Sok Chanrado, Memory (2012), reverses footage of his childhood friend Rada who is reciting memories from the site of their former home known as “Small Building”. The building was originally used as a practice venue for traditional folk dance and music in the 1960s before its residents were evicted during the Khmer Rouge era. Resettled by many families following the war, including those of Rado and Rada, Small Building was forcibly emptied again in 2009 during the Dey Krahom evictions.

Sok Chanrado (b. Phnom Penh) is interested in the role of media and its influence on public opinion in relation to concepts of freedom and transparency. He currently studies art Sa Sa Art Projects, and Media and Communication at Pannasastra University, Phnom Penh. His group exhibitions include The White Building and the City, The Packer Collegiate Institute Carol Shen Gallery, New York (2013), The White Night and Cambodian Youth Art Festival’s Snit Snaal, both 2012 at Sa Sa Art Projects, Phnom Penh.

Tith Kanitha, Heavy Sand (2012), is a film of a performance event title Reclamation Recreation: An Urban Beach Party, where artist Tith Kanitha staged diurnal ritual: a shower as is taken in a humble household, manually, with buckets of water. Her only covering was a bikini and a clinical facemask normally associated with protection from pollution but also more recently used to conceal protestors’ identities. At the time a resident of Boeung Kak lakeside, Tith’s performance brings to bear aspects of life experienced there since 2008, where people risked their lives to protest evictions; women and children at the front lines.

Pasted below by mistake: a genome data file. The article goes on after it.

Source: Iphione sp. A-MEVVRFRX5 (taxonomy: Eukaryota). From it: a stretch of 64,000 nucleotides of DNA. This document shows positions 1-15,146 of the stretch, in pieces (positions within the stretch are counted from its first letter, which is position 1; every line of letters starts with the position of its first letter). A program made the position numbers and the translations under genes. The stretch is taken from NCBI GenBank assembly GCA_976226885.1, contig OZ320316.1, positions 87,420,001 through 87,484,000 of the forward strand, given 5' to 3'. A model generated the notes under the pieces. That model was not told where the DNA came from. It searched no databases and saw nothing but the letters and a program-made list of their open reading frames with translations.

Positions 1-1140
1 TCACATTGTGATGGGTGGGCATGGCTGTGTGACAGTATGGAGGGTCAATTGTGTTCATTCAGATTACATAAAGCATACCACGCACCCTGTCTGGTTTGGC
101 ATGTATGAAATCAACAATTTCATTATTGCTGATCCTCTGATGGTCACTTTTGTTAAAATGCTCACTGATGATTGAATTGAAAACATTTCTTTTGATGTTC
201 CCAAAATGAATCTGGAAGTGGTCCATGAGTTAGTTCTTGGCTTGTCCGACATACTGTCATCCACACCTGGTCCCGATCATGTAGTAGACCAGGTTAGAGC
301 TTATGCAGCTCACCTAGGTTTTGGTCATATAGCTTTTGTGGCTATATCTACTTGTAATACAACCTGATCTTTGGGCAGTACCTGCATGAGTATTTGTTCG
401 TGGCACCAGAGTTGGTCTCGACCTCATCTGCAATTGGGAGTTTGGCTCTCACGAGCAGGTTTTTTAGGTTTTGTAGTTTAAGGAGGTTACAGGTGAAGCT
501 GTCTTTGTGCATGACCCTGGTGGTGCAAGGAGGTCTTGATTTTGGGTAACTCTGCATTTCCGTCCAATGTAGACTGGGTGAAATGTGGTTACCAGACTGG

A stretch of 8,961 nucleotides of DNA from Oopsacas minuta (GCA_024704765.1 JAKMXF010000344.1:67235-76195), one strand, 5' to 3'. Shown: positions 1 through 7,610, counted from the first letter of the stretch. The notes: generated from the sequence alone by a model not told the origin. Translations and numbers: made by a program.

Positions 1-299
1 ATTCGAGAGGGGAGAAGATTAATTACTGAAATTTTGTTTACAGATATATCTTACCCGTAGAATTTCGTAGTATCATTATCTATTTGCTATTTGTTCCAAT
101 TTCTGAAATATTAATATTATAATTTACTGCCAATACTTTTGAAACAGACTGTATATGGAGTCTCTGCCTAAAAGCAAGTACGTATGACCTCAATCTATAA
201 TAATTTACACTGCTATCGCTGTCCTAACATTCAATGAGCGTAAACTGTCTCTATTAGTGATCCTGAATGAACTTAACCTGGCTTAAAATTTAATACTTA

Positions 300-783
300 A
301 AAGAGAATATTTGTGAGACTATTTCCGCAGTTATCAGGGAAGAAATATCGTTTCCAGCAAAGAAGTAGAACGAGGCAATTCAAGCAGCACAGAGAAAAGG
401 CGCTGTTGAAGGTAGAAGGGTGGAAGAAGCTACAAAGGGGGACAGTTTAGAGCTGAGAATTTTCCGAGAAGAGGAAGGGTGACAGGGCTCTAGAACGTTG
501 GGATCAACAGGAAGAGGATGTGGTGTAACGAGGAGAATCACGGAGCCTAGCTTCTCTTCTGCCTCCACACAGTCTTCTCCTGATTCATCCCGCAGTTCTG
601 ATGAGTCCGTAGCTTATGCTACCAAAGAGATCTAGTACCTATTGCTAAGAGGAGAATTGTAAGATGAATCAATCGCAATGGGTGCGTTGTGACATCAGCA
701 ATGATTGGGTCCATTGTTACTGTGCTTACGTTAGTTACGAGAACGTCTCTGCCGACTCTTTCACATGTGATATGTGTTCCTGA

Tith Kanitha works across a range of media, including sculpture, installatio and performance. In 2013, Tith was a resident at Transparent Studios, Bose Pacia, New York, and exhibited in Phnom Penh: Rescue Archaeology, Berlin and Stuttgart.

Svay Sareth, Mon Boulet (2011), documents a 5-day durational performance in which the artist dragged a cumbersome reflective metal sphere 250 kilometers from the ancient capital of Angkor to the present capital Phnom Penh, carrying with him a few basic amenities known to refugees worldwide. The public aspect of Sisyphean futility was intended to confront conditions of the artist’s and ‘audiences’ pasts as a cathartic move into the future. In the artist’s words, “The heart is marked forever by the atrocities of the war. The mind – the seat of the body’s creative power – is a force of alchemy able to transform the difficulty, the fear, the suffering, the discouragement, into energy and creative freedom. And the body, finally, is used for resistance.”

Having lived through three violent regimes, Svay Sareth’s (b. Battambang) practices in sculpture and performance reference the experience of the refugee and survivor through acts of adventure and futility. Svay co-founded Phare Ponlue Selpak, an art school in Battambang, and holds an MFA, Caen (2009). Recent exhibitions include If The World Changed, 4th Singapore Biennale, Phnom Penh: Rescue Archaeology, ifa, Berlin and Stuttgart (2013), and Traffic Circle, SA SA BASSAC (2012).

NTU CCA Residencies Insights: Conversations with Erin Gleeson and Luke Willis Thompson, Where’s beauty going to be when things get better? Memorialisation and the traumatic object
3 Dec 2014, Wed 7:30pm - 9:00pm

Read More

Join NTU CCA Singapore Curator-in-Residence Erin Gleeson and Artist-in-Residence Luke Willis Thompson, winner of New Zealand’s acclaimed “Walters Prize” in 2014, as they tackle issues around the histories of objects and its nature in this dynamically led discussion. Gleeson will introduce the practice of late Cambodian artist Svay Ken (1933-2008) and the significance of his paintings. Thompson will present recent projects on looking at the vexed nature of objects and their memorialisation.